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Bill Edmondson never went anywhere without a pen or pencil. Ideas for stories and poems would come to the Santa Rosa writer while reading about the extinction of birds or sitting in traffic on his way to San Francisco.

“He wrote and edited poems in his head while driving,” said his son Casey Edmondson, 25, of Santa Rosa.

He said his father’s works were published in literary publications, such as Field, Fugue and Confrontation magazines. He also published a novel and collection of poems.

Edmondson died of cancer July 9. He was 76.

He was born and raised on a farm a few miles south of Bandon, a coastal city in Oregon. The middle child of three, he tended to the chickens and cows on the farm. As a child, he enjoyed the rural lifestyle, spending hours fishing and picking blackberries and cranberries alongside the road, his son said.

Edmondson later moved to Crescent City, where he attended high school. But he didn’t graduate. Edmondson dropped out of school and joined the Navy at the age of 17.

“He was bored in school,” his son said. “He wanted to get out of the small town and see the world.”

That’s what he did.

While in the Navy, he traveled throughout the Pacific and Mediterranean. He went to Australia, Greece and Spain. He saw the catacombs in Rome and made trips to Hong Kong and Tokyo. However, he quit the service in 1968 after participating in the attack of Hue, an ancient city in Vietnam, his son added.

“He was very upset about the nature of the war and the fact that he was obligated to participate,” Casey Edmondson said.

Their father was a man with strong convictions, added son Walker Edmondson, 34, of Chico.

“He was unapologetic when it came to these things,” he said.

His father also was compassionate and understanding, which made him a great college professor for students learning to speak English, he added.

After service in the Navy, Edmondson moved to Oakland and enrolled in college. He transferred to San Francisco State University, where he earned a master’s in English in 1974.

He spent several years working an assortment of jobs — such as sorting mail, managing a motel and driving a taxi in San Francisco — before teaching English as a second language at City College of San Francisco, Casey Edmondson said.

“He wasn’t a man afraid of work,” he said.

It was at the post office where he met his wife, Ann Edmondson, who also attended San Francisco State. “They were next to each other at the sorting line,” their youngest son added.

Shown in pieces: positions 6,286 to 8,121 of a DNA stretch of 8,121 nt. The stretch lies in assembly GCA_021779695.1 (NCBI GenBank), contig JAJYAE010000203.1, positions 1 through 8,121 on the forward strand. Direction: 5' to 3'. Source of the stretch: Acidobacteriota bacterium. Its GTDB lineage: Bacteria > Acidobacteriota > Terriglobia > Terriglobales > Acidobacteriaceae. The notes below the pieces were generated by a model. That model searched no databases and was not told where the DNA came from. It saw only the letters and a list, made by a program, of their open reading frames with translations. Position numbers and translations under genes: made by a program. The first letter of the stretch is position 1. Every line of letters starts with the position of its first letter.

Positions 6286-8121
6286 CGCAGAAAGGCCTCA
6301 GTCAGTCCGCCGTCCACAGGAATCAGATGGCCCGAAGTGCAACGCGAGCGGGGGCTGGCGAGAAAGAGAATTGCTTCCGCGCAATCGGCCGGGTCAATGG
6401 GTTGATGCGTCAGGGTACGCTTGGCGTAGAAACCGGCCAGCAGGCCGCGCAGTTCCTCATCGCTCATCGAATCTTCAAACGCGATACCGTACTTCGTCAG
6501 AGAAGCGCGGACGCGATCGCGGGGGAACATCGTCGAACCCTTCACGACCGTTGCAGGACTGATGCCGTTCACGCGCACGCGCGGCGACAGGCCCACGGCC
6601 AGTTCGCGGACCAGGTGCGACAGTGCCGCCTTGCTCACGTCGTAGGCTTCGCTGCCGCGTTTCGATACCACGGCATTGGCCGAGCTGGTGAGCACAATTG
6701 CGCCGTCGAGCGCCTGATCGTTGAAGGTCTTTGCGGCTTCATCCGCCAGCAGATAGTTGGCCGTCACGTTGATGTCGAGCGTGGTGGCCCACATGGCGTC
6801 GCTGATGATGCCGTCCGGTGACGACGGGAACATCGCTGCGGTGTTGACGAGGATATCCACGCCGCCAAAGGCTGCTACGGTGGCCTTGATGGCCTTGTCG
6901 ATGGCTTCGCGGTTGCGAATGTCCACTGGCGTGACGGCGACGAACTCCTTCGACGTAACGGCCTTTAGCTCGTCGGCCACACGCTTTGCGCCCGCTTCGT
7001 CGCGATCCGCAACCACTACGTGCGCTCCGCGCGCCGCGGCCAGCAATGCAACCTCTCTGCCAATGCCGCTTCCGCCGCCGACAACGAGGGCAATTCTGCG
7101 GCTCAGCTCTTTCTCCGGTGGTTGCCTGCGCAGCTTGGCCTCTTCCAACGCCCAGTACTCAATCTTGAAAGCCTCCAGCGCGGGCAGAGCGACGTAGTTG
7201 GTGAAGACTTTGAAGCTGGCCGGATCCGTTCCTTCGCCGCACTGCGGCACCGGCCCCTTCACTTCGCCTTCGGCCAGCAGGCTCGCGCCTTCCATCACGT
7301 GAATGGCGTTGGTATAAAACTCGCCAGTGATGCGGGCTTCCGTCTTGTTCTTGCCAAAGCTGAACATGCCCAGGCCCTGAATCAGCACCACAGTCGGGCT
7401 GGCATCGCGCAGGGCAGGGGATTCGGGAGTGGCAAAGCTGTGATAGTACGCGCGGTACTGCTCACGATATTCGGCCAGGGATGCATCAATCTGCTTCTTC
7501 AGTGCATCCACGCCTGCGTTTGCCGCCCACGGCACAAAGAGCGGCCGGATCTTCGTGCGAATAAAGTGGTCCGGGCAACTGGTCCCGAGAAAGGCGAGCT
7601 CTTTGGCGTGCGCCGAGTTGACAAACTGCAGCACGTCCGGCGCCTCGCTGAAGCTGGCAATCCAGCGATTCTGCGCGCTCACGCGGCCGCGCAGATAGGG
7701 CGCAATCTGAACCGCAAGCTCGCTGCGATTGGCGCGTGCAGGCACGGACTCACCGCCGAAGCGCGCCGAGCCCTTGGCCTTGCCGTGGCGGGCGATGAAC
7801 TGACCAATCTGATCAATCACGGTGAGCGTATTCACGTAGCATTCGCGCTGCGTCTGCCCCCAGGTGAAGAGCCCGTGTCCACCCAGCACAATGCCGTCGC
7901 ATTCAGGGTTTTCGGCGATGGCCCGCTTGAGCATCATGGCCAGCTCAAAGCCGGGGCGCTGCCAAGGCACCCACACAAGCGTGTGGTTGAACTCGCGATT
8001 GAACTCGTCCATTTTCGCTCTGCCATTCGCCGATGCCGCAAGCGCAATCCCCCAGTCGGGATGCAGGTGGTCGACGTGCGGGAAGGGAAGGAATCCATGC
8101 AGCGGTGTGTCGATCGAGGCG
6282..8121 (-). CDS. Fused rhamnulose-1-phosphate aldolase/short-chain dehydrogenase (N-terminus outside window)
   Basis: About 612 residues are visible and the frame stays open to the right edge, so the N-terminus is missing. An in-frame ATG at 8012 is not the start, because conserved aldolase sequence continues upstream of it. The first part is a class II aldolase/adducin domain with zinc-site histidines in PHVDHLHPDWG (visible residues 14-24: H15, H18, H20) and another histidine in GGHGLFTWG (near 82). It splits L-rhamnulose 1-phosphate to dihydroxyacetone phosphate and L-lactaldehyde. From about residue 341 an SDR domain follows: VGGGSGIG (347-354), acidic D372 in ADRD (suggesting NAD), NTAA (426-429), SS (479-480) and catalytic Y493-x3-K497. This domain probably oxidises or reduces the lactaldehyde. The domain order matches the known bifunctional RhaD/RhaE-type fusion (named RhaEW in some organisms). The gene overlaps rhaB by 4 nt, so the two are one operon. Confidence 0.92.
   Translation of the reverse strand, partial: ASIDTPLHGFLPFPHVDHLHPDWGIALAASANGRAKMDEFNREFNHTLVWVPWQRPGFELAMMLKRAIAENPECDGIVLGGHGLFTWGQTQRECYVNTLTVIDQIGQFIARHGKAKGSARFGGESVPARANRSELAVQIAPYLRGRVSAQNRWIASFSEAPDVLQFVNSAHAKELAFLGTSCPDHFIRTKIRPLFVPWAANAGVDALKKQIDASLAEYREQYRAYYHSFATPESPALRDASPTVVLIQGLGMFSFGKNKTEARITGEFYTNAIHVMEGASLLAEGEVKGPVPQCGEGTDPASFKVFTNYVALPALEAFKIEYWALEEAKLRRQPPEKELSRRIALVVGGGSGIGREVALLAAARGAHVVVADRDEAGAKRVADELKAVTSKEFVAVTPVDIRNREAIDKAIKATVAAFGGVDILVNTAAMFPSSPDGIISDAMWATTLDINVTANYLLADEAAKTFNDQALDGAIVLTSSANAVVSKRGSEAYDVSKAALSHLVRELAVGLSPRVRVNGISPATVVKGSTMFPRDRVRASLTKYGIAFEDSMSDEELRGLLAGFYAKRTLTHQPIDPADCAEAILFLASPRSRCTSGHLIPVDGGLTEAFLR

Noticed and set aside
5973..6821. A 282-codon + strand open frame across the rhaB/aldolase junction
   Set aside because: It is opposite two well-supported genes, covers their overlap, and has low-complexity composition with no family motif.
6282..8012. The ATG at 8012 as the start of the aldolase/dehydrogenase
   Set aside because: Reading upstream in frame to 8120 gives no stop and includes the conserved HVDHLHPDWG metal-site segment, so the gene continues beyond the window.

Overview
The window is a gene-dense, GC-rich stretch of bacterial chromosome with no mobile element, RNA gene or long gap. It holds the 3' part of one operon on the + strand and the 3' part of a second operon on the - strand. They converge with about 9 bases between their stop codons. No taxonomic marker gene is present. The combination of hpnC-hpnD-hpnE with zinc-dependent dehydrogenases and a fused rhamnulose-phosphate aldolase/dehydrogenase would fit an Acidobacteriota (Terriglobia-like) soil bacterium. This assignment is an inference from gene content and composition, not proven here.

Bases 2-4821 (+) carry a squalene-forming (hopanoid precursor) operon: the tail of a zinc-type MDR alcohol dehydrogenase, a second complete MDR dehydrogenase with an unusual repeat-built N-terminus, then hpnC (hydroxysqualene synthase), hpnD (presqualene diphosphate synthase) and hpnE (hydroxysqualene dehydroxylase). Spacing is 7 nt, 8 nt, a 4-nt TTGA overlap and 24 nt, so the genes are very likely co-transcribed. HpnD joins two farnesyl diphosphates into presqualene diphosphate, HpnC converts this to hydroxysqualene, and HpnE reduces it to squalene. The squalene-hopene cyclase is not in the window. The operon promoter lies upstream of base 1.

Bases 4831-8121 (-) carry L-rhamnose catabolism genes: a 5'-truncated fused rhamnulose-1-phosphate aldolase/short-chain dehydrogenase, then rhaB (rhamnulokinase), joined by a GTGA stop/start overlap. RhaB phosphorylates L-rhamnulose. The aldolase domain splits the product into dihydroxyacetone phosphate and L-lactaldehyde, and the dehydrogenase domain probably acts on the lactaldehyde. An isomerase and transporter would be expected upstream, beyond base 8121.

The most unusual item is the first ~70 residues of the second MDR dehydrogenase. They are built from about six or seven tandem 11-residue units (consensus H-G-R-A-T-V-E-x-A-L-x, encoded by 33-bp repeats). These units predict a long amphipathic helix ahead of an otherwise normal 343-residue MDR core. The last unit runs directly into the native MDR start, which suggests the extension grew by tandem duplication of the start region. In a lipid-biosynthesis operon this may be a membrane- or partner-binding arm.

The couple married in 1971 and moved two decades later to Santa Rosa.

He didn’t mind working in a mail room or driving a taxi, but his passion revolved around English. He wanted to share his love for the language. A disciplined poet and novelist, he was meticulous about his writing, but he was nonjudgmental with his ESL students. His students found him “warm and approachable,” Walker Edmondson said.

After teaching for 36 years, he retired in 2012. But he continued to write.

For leisure, Edmondson golfed several times a week at Bennett Valley Golf Course and walked almost daily around Spring Lake, where he liked to people watch and admire nature.

Last year, he published a book of poems, “Whatever It Takes to Make Us Feel Alive.” In an online review about his book, a woman wrote: “The imagery in Bill’s poems is beautiful. I once read an interview with Paul Simon where he said that when he wrote lyrics to his songs he tried to write the unexpected, tried for unique ways to state his images. Bill does this to perfection.”

Edmondson also wrote the novel “Zeal,” which followed the intertwining lives of three characters living in Los Angeles.

Walker Edmondson said his father sat down in the same leather chair to write for the past two decades. “He would not talk for hours,” he said. “There’s still his indentation (in the chair).”

In addition to his sons, survivors include his wife, of Santa Rosa; sisters Audrey Sweet and Judy Paseman, both of Eureka; and a grandson.

Family members will hold a gathering to honor Edmondson’s life at 2 p.m. Sunday at a relative’s home in Napa. Call Sharon at 252-3616 for more information.

Family suggested memorial contributions to any charity of choice.